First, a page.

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I use to think history was boring, and it was taught that way...you know, memorizing dates.  But real history is so much more, and the elderly are the greatest resources.  The Indians valued the wisdom of the elders, but in today's split families, that history is being lost.

The other day a 90 year old friend began telling me that her family had come from Ireland, and they told her  stores that I had never heard.  She began telling me that her Grandfather escaped to England during Great Potato Famine  that began in 1845.  He found the British people most compassionate, and became very pro-British.

On his grandmothers advice, her grandfather moved to America, and brought his starving family from Ireland.  They were very anti-British.  Her relatives said there was plenty of food (cattle, and other crops besides potatoes)  in Ireland during the famine that killed 750,00 people.  But only the British colonialists were allowed such food,

Her Grandfather told her that there was a volcanic eruption that darkened the skies creating an unusually wet and cold climate. He said it  caused the potato blight that destroyed the poor people's food supply.

This was not the story I had heard.  But I have learned not to dismiss such stories too lightly.  I had learned a great deal  from the stories passed down from Indians, Mexicans and blacks.  So I began some research, and too my amazement I found the following.  I have not yet researched the entirety of the documents, but there was much truth in what this ladies family passed down to her. 

Despite  the famine , corn, barley , and dairy products were exported from Ireland to Britain in compliance with  British control  that called colonialism free trade. The Great Famine Of 1845

Livestock was also exported from Ireland  Quick History: The Irish Potato Famine.

I continued to search for the volcanic eruption that her grandfather talked about, and so far have only found this little known history:  The Year Without A Summer (Mini Ice Age)

As I researched more about colonialism, I discovered this.  "Eventually Venice,  Amsterdam , and England all adopted central banks. These banks helped pay for unnecessary wars, unprofitable colonies, and to expand the state at home.  Eventually all of these central banks resulted in economic crises and devaluation.  Meanwhile, the United States remained free of such central banking in the nineteenth century, and  became the world's economic superpower.  We only began to experience the growth of government,  continental wars, and expanding colonial empire, and skyrocketing national debt when the Federal Reserve was found in 1913.  The pace of change accelerated when the final break from the gold standard occurred in 1971."    The Fed's War On The Middle Class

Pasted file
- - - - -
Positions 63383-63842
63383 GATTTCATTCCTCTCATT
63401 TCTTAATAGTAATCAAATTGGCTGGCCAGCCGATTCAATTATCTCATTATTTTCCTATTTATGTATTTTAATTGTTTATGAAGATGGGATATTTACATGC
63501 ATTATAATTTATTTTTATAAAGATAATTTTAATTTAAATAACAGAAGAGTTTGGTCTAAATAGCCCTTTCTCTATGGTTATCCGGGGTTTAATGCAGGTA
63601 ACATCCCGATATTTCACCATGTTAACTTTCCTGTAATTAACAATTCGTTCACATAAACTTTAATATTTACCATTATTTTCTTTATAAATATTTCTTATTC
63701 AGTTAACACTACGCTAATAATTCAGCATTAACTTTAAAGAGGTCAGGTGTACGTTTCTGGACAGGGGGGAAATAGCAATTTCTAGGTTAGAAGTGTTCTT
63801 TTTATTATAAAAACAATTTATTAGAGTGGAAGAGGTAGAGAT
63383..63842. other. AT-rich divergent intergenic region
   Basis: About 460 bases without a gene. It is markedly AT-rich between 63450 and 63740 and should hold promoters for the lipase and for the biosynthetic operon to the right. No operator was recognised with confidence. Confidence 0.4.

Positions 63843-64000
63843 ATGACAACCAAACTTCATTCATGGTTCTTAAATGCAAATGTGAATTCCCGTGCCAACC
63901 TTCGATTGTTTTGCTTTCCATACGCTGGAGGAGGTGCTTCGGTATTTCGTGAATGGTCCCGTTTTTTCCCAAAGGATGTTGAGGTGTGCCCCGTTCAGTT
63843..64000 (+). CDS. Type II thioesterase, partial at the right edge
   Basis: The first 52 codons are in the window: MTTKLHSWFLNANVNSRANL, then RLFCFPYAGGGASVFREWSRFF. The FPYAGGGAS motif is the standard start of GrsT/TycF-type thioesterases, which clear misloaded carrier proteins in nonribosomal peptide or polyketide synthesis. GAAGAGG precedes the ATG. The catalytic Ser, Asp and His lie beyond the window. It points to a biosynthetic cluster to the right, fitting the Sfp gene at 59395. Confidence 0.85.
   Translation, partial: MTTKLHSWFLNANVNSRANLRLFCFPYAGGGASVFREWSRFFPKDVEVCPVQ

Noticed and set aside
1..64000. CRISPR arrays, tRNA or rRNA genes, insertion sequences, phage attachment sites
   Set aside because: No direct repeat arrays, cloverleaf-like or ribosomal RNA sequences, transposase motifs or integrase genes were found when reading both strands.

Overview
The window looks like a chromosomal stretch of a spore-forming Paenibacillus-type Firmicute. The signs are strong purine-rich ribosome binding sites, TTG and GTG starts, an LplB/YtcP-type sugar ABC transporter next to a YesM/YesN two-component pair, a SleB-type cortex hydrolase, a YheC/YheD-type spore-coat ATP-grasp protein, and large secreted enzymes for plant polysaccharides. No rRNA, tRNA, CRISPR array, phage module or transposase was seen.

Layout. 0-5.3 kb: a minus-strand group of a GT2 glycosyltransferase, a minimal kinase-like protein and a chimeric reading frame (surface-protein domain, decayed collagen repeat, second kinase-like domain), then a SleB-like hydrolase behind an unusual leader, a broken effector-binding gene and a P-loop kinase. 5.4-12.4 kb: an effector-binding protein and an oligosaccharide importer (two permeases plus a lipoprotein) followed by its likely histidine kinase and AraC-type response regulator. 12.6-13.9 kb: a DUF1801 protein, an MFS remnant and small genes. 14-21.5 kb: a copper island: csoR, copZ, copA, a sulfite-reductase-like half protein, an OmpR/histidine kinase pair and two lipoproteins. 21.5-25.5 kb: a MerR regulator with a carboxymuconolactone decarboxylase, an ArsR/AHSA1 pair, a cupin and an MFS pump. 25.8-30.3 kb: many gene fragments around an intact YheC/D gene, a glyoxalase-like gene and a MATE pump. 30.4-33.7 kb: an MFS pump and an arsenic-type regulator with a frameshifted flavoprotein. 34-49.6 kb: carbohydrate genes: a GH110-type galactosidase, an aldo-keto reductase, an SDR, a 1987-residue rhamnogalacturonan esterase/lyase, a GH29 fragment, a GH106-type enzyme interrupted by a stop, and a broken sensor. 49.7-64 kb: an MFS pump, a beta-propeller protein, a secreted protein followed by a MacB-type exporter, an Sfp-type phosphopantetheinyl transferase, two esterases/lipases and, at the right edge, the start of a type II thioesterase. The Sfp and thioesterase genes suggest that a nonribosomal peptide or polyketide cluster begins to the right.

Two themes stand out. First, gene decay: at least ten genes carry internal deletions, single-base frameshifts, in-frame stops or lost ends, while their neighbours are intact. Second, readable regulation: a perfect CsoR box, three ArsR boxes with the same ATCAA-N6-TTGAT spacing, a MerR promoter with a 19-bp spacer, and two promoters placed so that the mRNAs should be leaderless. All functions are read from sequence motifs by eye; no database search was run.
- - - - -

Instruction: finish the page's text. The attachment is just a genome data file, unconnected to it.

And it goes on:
Now this is why real history is so important, and why what we are taught in modern textbooks is so worthless. 


by on Nov. 9, 2013 at 3:07 PM
Replies (11-20):
Dawn07
by Bronze Member on Nov. 10, 2013 at 8:13 PM
1 mom liked this
I'm loving this post!
celticdragon77
by on Nov. 10, 2013 at 8:27 PM

I moved around a lot and my experience... how well a subject is taught is quite the variable! 

I am not sure that Ireland is covered at any great depth in public schools. It falls under world history and that is a lot to cover in one year. 

Whether a child goes to public school or is homeschooled, I think they have to be taught to have a curious nature to explore things further in their own private time.

I do think that talking to the people of that place and time adds a wonderful perspective. I wouldnt throw out the book over it though.

I have read a lot about Ireland. I have never heard about a volcano that caused the potato blight. I have heard how one caused the famine in Iceland though. 

There is truth in the British being relunctant to help Ireland during the famine. They were afraid the Irish would be dependent on it. The stories of the Irish famine are so heartbreaking!

There was an issue of land ownership back in those times. Many people could only afford potatoes as a cash crop and to feed their own families. When the famine happened they were evicted and went hungry. Many landowners then used the land for livestock and such. So I am sure there were other trades coming from Ireland.